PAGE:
Ellery Queen Mystery Magazine - July 2015


Magazine Description
Published since 1941, Ellery Queen’s Mystery Magazine is America's oldest and most celebrated crime-fiction publication. "The best mystery magazine in the world, bar none," states Stephen King. Featured in its pages are short stories by the world’s leading writers of suspense. The full range of the genre is covered, from the cozy to the hardboiled, the historical to the contemporary—including police procedurals, P.I. stories, psychological suspense, locked-room and impossible-crime tales, classical whodunits, and urban noir. EQMM stories include scores of winners of the Edgar, Agatha, Shamus, Anthony, Derringer, Macavity, Barry, Arthur Ellis, and Robert L. Fish awards.

Ellery Queen's Mystery Magazine is home to many bestselling authors, including Joyce Carol Oates, Chuck Hogan, Jan Burke, Lawrence Block, and Marcia Muller.

Ellery Queen's Mystery Magazine features 12 issues (8 single issues and 2 double issues).

Issue Description
The stories in July’s EQMM echo real-life issues, from guns to drugs to international tensions—and more. Leading off, Joyce Carol Oates’s suspenseful “Gun Accident: An Investigation,” explores a situation involving kids and guns and an empty house. Later, Michael Noll’s Black Mask tale “The Tank Yard” brings us into the world of suburban drug dealing, while in “The Kashmir Enigma” by Joan Richter U.S.–Russia tensions of a different era turn an innocent idyll into something darker and more mysterious.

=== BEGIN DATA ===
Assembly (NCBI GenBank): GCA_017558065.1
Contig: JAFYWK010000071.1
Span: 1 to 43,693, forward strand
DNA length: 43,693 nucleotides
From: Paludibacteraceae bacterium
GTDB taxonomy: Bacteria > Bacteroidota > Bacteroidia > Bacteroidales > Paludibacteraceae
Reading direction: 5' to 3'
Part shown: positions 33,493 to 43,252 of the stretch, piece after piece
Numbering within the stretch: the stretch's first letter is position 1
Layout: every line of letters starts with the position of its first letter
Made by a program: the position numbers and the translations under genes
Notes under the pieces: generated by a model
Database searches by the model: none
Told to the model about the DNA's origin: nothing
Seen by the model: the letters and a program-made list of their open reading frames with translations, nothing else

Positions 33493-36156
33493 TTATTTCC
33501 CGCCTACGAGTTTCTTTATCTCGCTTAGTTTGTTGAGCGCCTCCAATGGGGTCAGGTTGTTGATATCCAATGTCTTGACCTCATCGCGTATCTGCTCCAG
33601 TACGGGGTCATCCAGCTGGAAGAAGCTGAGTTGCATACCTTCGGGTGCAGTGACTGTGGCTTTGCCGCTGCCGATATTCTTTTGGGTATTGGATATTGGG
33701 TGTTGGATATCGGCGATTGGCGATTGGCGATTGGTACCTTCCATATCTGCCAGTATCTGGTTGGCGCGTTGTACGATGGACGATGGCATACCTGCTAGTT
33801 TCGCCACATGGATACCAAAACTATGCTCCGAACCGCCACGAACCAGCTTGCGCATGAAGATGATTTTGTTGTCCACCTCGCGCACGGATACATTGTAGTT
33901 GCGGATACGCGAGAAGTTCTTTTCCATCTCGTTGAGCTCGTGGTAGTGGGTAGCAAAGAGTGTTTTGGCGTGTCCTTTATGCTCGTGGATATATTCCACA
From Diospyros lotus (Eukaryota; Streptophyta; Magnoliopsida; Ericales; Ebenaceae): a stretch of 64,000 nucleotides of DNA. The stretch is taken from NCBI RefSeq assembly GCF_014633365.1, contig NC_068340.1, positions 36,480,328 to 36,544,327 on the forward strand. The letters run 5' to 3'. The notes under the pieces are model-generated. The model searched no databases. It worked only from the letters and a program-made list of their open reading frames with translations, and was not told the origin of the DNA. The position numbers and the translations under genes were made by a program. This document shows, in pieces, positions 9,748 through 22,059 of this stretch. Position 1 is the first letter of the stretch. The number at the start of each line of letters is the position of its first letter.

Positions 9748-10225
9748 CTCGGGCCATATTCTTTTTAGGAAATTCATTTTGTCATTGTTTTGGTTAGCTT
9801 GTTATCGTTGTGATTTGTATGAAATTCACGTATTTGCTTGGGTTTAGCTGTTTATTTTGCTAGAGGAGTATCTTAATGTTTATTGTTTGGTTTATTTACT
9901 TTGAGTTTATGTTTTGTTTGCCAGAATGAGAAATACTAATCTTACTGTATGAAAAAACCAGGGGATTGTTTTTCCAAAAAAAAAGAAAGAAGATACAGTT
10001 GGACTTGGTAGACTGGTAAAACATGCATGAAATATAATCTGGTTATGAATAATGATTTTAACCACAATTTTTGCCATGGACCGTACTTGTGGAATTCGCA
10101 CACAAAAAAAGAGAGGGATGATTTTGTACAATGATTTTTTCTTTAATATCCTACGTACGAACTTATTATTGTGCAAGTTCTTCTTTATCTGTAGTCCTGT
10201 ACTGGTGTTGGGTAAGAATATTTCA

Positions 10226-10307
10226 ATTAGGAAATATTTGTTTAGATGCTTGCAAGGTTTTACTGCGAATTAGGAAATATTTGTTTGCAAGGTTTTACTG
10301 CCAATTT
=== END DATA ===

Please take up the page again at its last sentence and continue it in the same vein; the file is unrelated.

The issue’s characters, too, come right from the pages of life: In “The Walking Path” by David Dean, we encounter an acerbic dog-walker, a suspicious down-and-out, and a shy adolescent . . . but the real enemy will surprise you. We meet mystery-fiction authors in both “The Bracelets,” a puzzler by Department of First Stories contributor D.B. Toth, and “The Killing of Captain Hastings,” a tale by Martin Edwards that touches upon the life of a writer in the digital age.

“Eight Days a Week,” a Passport to Crime story by Nicolet Steemers, appears at first to be a tale of contemporary juvenile delinquency and violence, but there’s more beneath the surface—just as there is in both William Dylan Powell’s humorous “The Seagull and the Skull,” in which a P.I. and his monkey take on a most unlikely killer, and in “A Dark Symmetry” by Howard Halstead, the story of twins and a buried case of child abuse. Don’t miss this timely, thoughtful, and intriguing issue.
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1 Year $ 29.99 38%

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